These narratives are expressed in multiple layers in my paintings allowing me to juxtapose various experiences from different time frames, working on many levels of partial revelation and knowledge often trying to capture something about the history that brings the past to mind but in a way that isn’t attempting to reproduce it.
Creating patterns and ornamentation remain an integral part of my work, serving to camouflage the images. Ornamentation is universal across cultures while patterns can create bridges between time, tradition and cultures, therefore forming a universal, global language. Transcending their traditional purpose, Ornamentation is no longer benign but conflicting in more than one respect, though they appear to create harmony, on a closer glance one might observe that they are layered and infused with imagery of subtle violence and chaos.
Over the years my engagement with detailed motifs and patterns coalesced with the search for an identity that was syncretic as a response to the political mobilization and monolithic culture constructs about the idea of a nation.
In my works, the margin, an integral part of the many illuminated manuscript art traditions, moved away from the periphery and becomes the central image. The use of texts adds to the subversion.
Anindita Bhattacharya (b 1985), has been living and exhibiting in New Delhi since she obtained her MFA from the famed Faculty of Fine Arts, MSU Baroda, in 2009. She is a Gold medallist of the Nasreen Mohammedi Award from Prestigious Maharaja Sayaji Rao University in Baroda.
She has been a recipient of awards like “Lt Milind Madhukar Bhade” Gold Medal 2009, “Narendra Gajanan Bhatt” Gold Medal awarded by Maharaja Sayajirao University Baroda 2009, Nasreen Mohamad Award for the Best Display, for the year 2006 and 2009 respectively, Rajasthan Lalit kala Akademi Award for the year 2005 & 2009. She has attended a workshop in Mughal and Persian Miniature painting in London, 2017.
Her important exhibitions include Her solo show Carrion Culture and Other Stories, ‘19, premiered at Threshold Art Gallery, New Delhi & her works was displayed at the India Art Fair ’19. Group exhibitions include Verdant Memory, 2017 Threshold Art Gallery, Revisiting Beauty Threshold Art Gallery 2016 New Delhi, Restart & The Unbearable Closeness of Being at Vis-à-vis, New Delhi (2015), Back To College: Vadfest, Vadodara (2015), Integrated Inception: Art Konsult ,New Delhi (2013), Articulate 2012: Saffron art and Pratham UK, London, Future of The Museum Collection III: India Habitat Centre, New Delhi (2011), Contemporary Shahnamah Millennium Painting Exhibition: National College of Arts, Lahore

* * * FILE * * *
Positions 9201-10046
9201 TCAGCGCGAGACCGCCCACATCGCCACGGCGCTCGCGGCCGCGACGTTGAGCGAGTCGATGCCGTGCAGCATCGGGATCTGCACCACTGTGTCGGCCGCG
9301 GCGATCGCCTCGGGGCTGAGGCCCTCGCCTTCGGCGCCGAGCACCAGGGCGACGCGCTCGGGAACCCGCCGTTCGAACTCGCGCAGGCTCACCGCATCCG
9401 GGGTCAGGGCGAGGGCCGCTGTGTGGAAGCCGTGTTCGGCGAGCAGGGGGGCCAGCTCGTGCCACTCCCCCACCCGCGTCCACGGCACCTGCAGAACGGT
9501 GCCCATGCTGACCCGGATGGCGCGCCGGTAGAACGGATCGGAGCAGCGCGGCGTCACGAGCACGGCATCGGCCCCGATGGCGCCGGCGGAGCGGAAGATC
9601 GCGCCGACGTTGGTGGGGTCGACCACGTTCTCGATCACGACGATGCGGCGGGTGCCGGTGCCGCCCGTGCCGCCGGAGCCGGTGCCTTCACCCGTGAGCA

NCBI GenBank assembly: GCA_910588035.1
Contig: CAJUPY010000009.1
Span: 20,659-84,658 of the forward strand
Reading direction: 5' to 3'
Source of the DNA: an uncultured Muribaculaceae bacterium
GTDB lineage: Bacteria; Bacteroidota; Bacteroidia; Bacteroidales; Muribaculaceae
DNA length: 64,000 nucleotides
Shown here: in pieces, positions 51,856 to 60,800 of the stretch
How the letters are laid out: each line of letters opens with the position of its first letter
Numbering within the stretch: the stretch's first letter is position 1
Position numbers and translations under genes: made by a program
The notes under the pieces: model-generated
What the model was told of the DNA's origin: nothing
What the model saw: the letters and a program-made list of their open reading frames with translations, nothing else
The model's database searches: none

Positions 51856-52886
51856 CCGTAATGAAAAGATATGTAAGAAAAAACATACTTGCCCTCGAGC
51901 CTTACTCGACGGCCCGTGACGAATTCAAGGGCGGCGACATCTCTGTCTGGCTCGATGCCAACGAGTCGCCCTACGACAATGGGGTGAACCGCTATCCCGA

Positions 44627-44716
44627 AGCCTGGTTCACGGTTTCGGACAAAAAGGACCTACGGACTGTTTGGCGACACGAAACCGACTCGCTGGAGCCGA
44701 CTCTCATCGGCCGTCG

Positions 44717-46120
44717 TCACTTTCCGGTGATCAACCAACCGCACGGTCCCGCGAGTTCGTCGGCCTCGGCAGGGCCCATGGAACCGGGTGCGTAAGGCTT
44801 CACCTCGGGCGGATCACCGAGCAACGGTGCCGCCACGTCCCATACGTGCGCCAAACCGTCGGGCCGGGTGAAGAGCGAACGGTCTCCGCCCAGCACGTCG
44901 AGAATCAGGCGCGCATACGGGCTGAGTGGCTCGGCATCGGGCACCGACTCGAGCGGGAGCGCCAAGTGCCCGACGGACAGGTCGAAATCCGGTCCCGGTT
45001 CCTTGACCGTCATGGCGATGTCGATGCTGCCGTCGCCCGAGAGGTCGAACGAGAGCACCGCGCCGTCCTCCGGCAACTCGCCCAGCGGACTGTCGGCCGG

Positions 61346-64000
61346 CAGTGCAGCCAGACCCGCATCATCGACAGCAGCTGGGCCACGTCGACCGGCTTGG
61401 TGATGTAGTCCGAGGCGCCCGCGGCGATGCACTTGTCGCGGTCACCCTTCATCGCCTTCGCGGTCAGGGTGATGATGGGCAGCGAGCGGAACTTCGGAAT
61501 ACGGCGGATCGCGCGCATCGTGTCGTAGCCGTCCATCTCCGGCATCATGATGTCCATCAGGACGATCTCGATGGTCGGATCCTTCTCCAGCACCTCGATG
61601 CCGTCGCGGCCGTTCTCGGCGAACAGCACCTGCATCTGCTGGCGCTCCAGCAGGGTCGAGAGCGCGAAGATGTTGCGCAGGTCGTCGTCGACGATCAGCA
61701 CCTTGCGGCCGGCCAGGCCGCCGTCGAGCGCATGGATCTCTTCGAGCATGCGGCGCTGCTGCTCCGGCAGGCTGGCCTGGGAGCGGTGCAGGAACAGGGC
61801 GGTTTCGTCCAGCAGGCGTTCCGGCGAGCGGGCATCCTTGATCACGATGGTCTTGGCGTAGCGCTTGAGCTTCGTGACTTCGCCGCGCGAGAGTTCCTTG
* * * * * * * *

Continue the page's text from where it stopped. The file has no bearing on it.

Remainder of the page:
Contemporary Shahnamah Millennium Painting Exhibition: The Prince’s Foundation Gallery, London (2010), Whole: Gallery Indigo Blue: Singapore (2010), Drifters: Gallery Beyond, Mumbai (2010). She has attended a workshop in Mughal and Persian Miniature painting in London, 2017
The aesthetic trope of Anindita’s vocabulary allures and encourages the viewers to travel through thousands of year of art history across various cultures and traditions; the content is paradoxical.
Anindita had shown an early interest in the linguistic tropes of Mughal and by extension Persian miniatures even in her formative years as an artist. Over the years her fascination with ornamentation and patterns were conflated with a deep sense of search for identity that was syncretic as a response to the right-wing political mobilization and monolithic cultural constructs about the idea of India. In her recent works, Anindita employs a delicate tracery of patterns and references to iconic images from the history of miniature tradition which she overlays with metaphors of subtle violence to create seemingly pretty looking imagery that are loaded with foreboding. Using text as a form of subversion, Anindita strives to explore ways to stretch and pull apart the vocabulary of a seemingly insular style, creating a hybrid imagery that is both veiled and provocative, that blurs polarities as traditional and contemporary, East – West, representation and abstraction.